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Description de l’éditeur
The emerging role of the recently formed U.S. Africa Command is explored in this comprehensive ebook featuring a wide-ranging compilation of official documents.
On February 6, 2007, the Bush Administration announced the creation of a new unified combatant command, U.S. Africa Command or AFRICOM, to promote U.S. national security objectives in Africa and its surrounding waters. Prior to AFRICOM's establishment, U.S. military involvement on the continent was divided among three commands: U.S. European Command (EUCOM), U.S. Central Command (CENTCOM), and U.S. Pacific Command (PACOM). The command's area of responsibility (AOR) includes all African countries except Egypt. AFRICOM was officially launched as a sub-unified command under EUCOM on October 1, 2007, and became a stand-alone command on October 1, 2008.
As envisioned by the Department of Defense (DOD), AFRICOM aims to promote U.S. strategic objectives by working with African states and regional organizations to help strengthen regional stability and security through improved security capability and military professionalization. If directed by national command authorities, its military operations would aim to deter aggression and respond to crises.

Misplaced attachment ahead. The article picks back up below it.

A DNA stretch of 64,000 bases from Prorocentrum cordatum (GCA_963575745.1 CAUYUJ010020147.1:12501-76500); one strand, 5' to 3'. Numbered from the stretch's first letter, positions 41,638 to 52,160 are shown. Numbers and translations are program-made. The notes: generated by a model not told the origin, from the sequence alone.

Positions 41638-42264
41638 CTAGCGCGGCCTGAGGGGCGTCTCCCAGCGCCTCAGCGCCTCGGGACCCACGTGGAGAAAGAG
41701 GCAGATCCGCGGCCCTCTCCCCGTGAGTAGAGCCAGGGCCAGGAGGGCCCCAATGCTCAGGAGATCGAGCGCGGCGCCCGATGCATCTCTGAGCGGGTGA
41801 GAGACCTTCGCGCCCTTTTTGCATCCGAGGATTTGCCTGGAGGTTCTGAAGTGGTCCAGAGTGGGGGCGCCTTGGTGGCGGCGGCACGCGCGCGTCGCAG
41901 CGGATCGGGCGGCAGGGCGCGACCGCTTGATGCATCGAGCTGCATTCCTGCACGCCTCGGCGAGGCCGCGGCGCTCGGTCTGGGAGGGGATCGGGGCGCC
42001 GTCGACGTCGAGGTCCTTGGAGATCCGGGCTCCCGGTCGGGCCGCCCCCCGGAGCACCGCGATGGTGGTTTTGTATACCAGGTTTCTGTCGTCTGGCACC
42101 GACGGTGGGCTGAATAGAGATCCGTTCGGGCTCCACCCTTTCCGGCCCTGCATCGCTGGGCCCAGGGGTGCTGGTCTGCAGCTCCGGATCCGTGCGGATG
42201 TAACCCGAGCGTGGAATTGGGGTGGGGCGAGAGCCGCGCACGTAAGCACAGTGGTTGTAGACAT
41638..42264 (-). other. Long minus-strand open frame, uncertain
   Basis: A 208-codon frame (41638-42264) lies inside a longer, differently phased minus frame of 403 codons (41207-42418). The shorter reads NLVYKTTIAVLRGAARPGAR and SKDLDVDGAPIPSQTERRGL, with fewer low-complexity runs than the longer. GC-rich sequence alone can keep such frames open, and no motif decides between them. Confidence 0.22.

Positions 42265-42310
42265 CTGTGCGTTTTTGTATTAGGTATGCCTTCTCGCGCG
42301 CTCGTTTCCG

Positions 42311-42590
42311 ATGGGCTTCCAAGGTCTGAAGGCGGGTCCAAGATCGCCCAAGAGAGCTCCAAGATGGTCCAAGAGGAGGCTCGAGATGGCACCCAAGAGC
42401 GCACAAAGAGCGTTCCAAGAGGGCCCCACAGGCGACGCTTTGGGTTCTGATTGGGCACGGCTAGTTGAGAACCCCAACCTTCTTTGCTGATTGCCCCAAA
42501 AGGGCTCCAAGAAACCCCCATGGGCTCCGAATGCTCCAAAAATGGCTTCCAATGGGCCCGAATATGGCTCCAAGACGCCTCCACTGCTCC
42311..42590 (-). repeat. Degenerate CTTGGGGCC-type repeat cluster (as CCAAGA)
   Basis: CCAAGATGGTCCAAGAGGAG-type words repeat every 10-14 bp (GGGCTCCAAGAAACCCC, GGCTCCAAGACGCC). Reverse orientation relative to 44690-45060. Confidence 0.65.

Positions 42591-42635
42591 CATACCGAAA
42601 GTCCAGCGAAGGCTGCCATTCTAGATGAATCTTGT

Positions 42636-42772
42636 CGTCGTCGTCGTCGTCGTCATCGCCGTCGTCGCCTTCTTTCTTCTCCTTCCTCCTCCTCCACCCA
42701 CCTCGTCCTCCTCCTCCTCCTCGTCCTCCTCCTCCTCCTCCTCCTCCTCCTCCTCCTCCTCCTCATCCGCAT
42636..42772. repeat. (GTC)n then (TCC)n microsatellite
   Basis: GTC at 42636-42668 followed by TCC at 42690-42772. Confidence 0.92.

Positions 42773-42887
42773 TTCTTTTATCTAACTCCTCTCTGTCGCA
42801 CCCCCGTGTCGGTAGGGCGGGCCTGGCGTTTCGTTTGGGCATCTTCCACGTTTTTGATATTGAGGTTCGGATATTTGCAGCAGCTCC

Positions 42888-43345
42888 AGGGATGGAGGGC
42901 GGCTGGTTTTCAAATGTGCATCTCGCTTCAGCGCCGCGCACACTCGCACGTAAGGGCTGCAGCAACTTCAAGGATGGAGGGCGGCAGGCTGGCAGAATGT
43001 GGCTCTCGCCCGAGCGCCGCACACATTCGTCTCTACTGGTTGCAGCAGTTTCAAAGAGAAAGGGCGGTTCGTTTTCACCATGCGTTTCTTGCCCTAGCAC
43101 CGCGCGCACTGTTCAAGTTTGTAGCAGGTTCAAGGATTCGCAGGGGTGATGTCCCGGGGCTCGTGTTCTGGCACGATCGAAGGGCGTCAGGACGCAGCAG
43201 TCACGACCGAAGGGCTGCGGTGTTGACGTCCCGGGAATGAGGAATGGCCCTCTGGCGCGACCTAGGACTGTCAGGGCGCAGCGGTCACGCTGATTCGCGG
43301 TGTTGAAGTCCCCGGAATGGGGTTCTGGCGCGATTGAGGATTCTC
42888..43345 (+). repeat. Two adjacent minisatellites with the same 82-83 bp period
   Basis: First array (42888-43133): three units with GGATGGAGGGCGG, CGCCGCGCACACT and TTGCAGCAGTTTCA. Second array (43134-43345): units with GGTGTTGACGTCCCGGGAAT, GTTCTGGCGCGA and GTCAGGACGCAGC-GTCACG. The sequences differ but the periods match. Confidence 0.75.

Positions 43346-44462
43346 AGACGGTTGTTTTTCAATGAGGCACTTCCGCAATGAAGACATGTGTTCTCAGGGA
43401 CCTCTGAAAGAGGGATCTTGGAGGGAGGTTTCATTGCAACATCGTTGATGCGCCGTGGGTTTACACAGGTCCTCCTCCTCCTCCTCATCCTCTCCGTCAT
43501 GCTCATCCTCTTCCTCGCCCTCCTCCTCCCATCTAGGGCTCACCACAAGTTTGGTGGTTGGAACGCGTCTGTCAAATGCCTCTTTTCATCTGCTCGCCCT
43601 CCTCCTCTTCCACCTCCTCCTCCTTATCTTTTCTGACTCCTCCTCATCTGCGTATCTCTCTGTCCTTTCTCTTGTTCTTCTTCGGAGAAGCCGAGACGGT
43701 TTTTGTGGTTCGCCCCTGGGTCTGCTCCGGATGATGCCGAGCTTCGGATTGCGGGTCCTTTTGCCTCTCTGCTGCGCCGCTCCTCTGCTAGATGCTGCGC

DOD signaled its intention to locate AFRICOM's headquarters on the continent early in the planning process, but such a move is unlikely to take place for several years, if at all. The command will operate from Stuttgart, Germany, for the foreseeable future. DOD has stressed that there are no plans to have a significant troop presence on the continent. The East African country of Djibouti, home to the Combined Joint Task Force-Horn of Africa (CJTF-HOA) at Camp Lemonnier, provides the U.S. military's only enduring infrastructure in Africa.
The 1998 bombing of U.S. embassies in East Africa and more recent attacks have highlighted the threat of terrorism to U.S. interests on the continent. Political instability and civil wars have created vast ungoverned spaces, areas in which some experts allege that terrorist groups may train and operate. Instability also heightens human suffering and retards economic development, which may in turn threaten U.S. economic interests. Africa's exports of crude oil to the United States are now roughly equal to those of the Middle East, further emphasizing the continent's strategic importance. One of the reports in this compilation provides a broad overview of U.S. strategic interests in Africa and the role of U.S. military efforts on the continent as they pertain to the creation of AFRICOM. A discussion of AFRICOM's mission, its coordination with other government agencies, and its basing and manpower requirements is included.